Git: Cherry-picking and removing git commits

So I dun goofed one of my workmate's git branches and had to remove one commit from the history.


You may have noticed that this was buried under a whole stack of other commits...

Normally, if you've made an accidental commit and realised straight away, you can just do:

git reset HEAD^

This will pop off the latest commit but leave all of your changes to the files intact.

Because this commit is buried under a whole plethora of changes from other people, we need to do something else.

Using "git rebase", we can shift things around and keep the other unrelated changes in the history.

(From the git rebase help)

      A---B---C topic
D---E---F---G master


              A´--B´--C´ topic 
D---E---F---G master

It's a bit hairy, but here's how you can pull it off:

  • Checkout "master" branch for the project
  • Pull everything in line with:

git submodule update --init

  • Create a clean branch using:

git checkout -b 0000_fixed

  • Checkout your broken branch

git checkout 0000_broken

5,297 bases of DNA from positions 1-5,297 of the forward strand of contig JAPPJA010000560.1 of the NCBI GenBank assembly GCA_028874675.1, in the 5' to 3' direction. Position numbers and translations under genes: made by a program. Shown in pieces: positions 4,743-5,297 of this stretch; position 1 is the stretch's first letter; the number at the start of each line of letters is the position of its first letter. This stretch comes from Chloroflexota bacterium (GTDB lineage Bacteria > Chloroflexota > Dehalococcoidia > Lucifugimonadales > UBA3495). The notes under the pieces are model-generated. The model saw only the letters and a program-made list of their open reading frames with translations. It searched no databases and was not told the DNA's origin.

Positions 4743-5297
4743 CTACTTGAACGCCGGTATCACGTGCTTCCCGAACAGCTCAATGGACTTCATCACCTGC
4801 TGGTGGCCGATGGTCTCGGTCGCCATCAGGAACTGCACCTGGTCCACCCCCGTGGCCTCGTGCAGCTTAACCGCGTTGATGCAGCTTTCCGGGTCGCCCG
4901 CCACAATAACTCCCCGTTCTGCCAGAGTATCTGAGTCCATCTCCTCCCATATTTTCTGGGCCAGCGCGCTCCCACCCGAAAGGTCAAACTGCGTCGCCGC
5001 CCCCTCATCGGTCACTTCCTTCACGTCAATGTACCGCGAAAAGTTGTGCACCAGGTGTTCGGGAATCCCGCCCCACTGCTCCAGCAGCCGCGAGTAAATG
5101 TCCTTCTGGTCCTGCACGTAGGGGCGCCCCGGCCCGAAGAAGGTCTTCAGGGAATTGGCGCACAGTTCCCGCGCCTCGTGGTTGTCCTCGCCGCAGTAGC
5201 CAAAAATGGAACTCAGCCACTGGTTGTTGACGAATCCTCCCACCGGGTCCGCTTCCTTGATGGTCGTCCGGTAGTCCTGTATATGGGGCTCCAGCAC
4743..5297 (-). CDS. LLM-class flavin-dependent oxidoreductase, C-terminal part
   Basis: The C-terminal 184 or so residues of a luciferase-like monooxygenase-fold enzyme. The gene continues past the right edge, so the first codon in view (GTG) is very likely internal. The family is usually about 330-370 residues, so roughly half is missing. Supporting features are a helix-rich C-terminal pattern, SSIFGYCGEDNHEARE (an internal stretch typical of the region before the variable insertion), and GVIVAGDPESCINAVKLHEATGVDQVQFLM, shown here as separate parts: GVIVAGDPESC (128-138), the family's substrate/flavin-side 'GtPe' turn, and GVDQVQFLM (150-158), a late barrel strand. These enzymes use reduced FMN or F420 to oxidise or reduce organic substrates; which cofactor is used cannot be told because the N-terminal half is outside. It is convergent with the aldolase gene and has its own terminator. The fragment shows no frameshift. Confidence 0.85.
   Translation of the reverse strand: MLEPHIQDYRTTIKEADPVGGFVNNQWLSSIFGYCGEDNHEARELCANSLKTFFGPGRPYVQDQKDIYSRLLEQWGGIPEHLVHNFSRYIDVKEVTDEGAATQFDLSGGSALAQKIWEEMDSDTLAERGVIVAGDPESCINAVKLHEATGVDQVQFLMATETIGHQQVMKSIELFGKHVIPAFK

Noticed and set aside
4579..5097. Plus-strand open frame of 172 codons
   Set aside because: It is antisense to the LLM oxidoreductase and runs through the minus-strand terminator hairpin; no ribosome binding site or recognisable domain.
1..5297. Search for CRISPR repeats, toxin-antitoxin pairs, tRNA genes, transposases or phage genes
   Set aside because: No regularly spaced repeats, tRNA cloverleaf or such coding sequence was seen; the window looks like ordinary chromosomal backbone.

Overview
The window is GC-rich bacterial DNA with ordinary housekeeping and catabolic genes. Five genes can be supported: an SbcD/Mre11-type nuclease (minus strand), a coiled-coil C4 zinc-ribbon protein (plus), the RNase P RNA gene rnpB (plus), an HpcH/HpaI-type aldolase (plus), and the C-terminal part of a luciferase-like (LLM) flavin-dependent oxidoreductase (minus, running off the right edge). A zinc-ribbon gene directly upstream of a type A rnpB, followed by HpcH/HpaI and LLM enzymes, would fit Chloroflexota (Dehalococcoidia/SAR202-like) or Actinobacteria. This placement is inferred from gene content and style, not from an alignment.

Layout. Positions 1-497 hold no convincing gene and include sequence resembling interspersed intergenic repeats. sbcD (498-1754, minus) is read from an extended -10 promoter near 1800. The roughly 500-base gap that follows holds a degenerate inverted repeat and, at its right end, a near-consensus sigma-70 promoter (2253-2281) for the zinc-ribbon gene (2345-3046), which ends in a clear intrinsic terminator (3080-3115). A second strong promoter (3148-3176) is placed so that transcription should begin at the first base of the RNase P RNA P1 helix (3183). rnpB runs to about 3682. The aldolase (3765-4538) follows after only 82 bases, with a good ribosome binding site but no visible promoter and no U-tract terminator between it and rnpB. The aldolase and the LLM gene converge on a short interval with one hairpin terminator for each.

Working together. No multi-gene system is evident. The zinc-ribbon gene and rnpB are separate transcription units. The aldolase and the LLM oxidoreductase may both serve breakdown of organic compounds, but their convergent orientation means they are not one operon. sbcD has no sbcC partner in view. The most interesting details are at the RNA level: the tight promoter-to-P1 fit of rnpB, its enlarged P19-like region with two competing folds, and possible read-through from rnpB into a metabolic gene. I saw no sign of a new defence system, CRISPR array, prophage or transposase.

• Update init to pull everything in line

git submodule update --init

  • Create a copy of the broken branch

git checkout -b 0000_temp

  • Rebase towards the clean target branch

git rebase -i 0000_fixed

  • Now you get a chance to cherry-pick the commits. Remove any commits you don't want. This step should be easy, assuming you've entered in good commit messages.
  • Save and exit.
  • git rebase will now attempt to automatically shift your commits.
  • If it worked, you'll see this:

Successfully rebased and updated refs/heads/0000_temp

  • If not, you'll have some fun conflicts to deal with

Automatic cherry-pick failed.  After resolving the conflicts,
mark the corrected paths with 'git add <paths>', and
run 'git rebase --continue'
Could not apply xxxxxxx... progress commit

  • Treat this like a normal merge/conflict scenario.
  • Do "git submodule update --init" again
  • Go into each conflicted file and resolve the conflicts
  • Go into each conflicted submodule and checkout your working branch
  • Merge in the previous head so you get the incoming changes
  • Go back to the project
  • Re-commit the conflict resolutions (with the previous commit comment if possible)
  • Type:

git rebase --continue

  • Rinse and repeat until successful.
Let's just hope you never have to do this again.


Copyright © Twig's Tech Tips
Theme by BloggerThemes & TopWPThemes Sponsored by iBlogtoBlog